According to the archeologist William Meacham, it was only by the time of the late Shang dynasty that one can speak of " Chinese ," " Chinese culture ," or "Chinese civilization. The fundamental criterion of "Chinese-ness," anciently and throughout history, has been cultural. The Chinese have had a particular way of life, a particular complex of usages, sometimes characterized as li. Groups that conformed to this way of life were, generally speaking, considered Chinese. Those that turned away from it were considered to cease to be Chinese. It was the process of acculturation, transforming barbarians into Chinese, that created the great bulk of the Chinese people.

The barbarians of Western Chou times were, for the most part, future Chinese, or the ancestors of future Chinese. This is a fact of great importance. It is significant, however, that we almost never find any references in the early literature to physical differences between Chinese and barbarians. Insofar as we can tell, the distinction was purely cultural. Thought in ancient China was oriented towards the world, or tianxia , "all under heaven. It was believed that the barbarian could be culturally assimilated. In the Age of Great Peace, the barbarians would flow in and be transformed: the world would be one. According to the Pakistani academic M. Shahid Alam , "The centrality of culture, rather than race, in the Chinese world view had an important corollary.

The people of those five regions — the Middle states, and the [Rong], [Yi] and other wild tribes around them — had all their several natures, which they could not be made to alter. The tribes on the east were called [Yi]. They had their hair unbound, and tattooed their bodies. Some of them ate their food without its being cooked with fire. Those on the south were called Man. They tattooed their foreheads, and had their feet turned toward each other. Those on the west were called [Rong]. They had their hair unbound, and wore skins. Some of them did not eat grain-food. Those on the north were called [Di]. They wore skins of animals and birds, and dwelt in caves.

The shufan , or 'cooked barbarians', were tame and submissive. The consumption of raw food was regarded as an infallible sign of savagery that affected the physiological state of the barbarian. Some Warring States period texts record a belief that the respective natures of the Chinese and the barbarian were incompatible. Mencius, for instance, once stated: "I have heard of the Chinese converting barbarians to their ways, but not of their being converted to barbarian ways. Only the barbarian might eventually change by adopting Chinese ways. However, different thinkers and texts convey different opinions on this issue.

The prominent Tang Confucian Han Yu, for example, wrote in his essay Yuan Dao the following: "When Confucius wrote the Chunqiu , he said that if the feudal lords use Yi ritual, then they should be called Yi; If they use Chinese rituals, then they should be called Chinese. Hence, the historian John King Fairbank wrote, "the influence on China of the great fact of alien conquest under the Liao-Jin-Yuan dynasties is just beginning to be explored. At the same time, they also tried to retain their own indigenous culture. Similarly, according to Fudan University historian Yao Dali, even the supposedly "patriotic" hero Wen Tianxiang of the late Song and early Yuan period did not believe the Mongol rule to be illegitimate.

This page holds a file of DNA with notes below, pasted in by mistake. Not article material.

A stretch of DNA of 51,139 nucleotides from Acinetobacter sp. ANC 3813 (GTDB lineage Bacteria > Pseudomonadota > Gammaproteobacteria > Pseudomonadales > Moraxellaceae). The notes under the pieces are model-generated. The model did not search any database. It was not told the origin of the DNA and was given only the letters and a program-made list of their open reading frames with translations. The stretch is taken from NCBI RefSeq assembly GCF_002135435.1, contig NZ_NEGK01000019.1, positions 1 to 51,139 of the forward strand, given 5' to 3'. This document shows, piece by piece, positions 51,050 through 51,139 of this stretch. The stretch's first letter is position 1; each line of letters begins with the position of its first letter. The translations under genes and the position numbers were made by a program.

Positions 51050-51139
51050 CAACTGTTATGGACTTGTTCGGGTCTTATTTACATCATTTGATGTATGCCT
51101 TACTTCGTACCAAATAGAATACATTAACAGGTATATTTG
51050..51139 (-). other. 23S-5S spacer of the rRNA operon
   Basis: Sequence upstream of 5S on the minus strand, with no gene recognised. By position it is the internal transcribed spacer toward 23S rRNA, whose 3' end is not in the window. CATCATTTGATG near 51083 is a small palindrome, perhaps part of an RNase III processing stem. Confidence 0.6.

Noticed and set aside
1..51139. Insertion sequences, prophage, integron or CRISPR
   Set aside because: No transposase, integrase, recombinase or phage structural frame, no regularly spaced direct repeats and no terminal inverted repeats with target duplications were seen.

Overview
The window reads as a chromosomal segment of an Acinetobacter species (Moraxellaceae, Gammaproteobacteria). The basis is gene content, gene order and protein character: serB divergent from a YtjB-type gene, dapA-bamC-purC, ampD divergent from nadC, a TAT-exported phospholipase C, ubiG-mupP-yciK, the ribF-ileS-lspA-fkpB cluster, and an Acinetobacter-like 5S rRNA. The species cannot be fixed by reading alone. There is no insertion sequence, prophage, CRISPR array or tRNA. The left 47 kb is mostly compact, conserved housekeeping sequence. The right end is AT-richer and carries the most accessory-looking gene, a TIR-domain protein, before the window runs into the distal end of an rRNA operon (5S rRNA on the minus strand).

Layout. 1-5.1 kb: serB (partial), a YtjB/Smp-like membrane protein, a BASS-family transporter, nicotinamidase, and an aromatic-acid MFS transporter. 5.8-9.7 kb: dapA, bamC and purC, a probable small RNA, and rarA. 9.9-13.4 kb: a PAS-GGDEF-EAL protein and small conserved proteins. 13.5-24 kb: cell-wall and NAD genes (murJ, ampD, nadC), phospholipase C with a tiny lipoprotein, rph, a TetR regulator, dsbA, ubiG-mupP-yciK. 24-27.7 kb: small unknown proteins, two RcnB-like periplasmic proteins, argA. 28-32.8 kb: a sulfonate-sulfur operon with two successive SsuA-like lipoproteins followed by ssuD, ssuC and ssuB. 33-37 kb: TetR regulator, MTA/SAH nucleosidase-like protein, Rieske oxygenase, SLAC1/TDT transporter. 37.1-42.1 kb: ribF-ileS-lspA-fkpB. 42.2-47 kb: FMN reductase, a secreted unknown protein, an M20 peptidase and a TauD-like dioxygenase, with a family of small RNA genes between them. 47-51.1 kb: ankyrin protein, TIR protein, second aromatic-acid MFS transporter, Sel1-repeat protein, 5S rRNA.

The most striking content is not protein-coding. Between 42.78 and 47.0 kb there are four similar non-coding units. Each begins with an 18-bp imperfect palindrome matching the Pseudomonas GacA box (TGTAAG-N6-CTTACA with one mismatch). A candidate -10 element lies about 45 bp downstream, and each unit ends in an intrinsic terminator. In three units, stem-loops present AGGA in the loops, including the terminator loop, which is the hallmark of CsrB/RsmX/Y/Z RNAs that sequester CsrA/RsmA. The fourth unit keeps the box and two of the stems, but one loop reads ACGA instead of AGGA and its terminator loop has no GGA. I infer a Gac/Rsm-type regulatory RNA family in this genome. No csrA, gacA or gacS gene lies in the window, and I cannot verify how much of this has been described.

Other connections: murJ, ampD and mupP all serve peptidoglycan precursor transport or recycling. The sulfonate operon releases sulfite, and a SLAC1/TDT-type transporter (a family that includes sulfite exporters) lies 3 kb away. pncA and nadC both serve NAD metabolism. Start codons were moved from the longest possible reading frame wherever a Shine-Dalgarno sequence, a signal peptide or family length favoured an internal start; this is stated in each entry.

In fact, Wen was willing to live under Mongol rule as long as he was not forced to be a Yuan dynasty official, out of his loyalty to the Song dynasty. Yao explains that Wen chose to die in the end because he was forced to become a Yuan official. So, Wen chose death due to his loyalty to his dynasty, not because he viewed the Yuan court as a non-Chinese, illegitimate regime and therefore refused to live under their rule. Many Han Chinese writers did not celebrate the collapse of the Mongols and the return of the Han Chinese rule in the form of the Ming dynasty government at that time. Many Han Chinese actually chose not to serve in the new Ming court at all due to their loyalty to the Yuan.

Some Han Chinese also committed suicide on behalf of the Mongols as a proof of their loyalty. On a side note, one of his key advisors, Liu Ji, generally supported the idea that while the Chinese and the non-Chinese are different, they are actually equal. Liu was therefore arguing against the idea that the Chinese were and are superior to the "Yi. These things show that many times, pre-modern Chinese did view culture and sometimes politics rather than race and ethnicity as the dividing line between the Chinese and the non-Chinese.

In many cases, the non-Chinese could and did become the Chinese and vice versa, especially when there was a change in culture. Living in an unequal and often hostile world, it is tempting to project the utopian image of a racially harmonious world into a distant and obscure past. The politician, historian, and diplomat K. Wu analyzes the origin of the characters for the Yi , Man , Rong , Di , and Xia peoples and concludes that the "ancients formed these characters with only one purpose in mind—to describe the different ways of living each of these people pursued.

It carried the connotation of people ignorant of Chinese culture and, therefore, 'barbarians'. Christopher I. Beckwith makes the extraordinary claim that the name "barbarian" should only be used for Greek historical contexts, and is inapplicable for all other "peoples to whom it has been applied either historically or in modern times. The first problem is that, "it is impossible to translate the word barbarian into Chinese because the concept does not exist in Chinese," meaning a single "completely generic" loanword from Greek barbar-.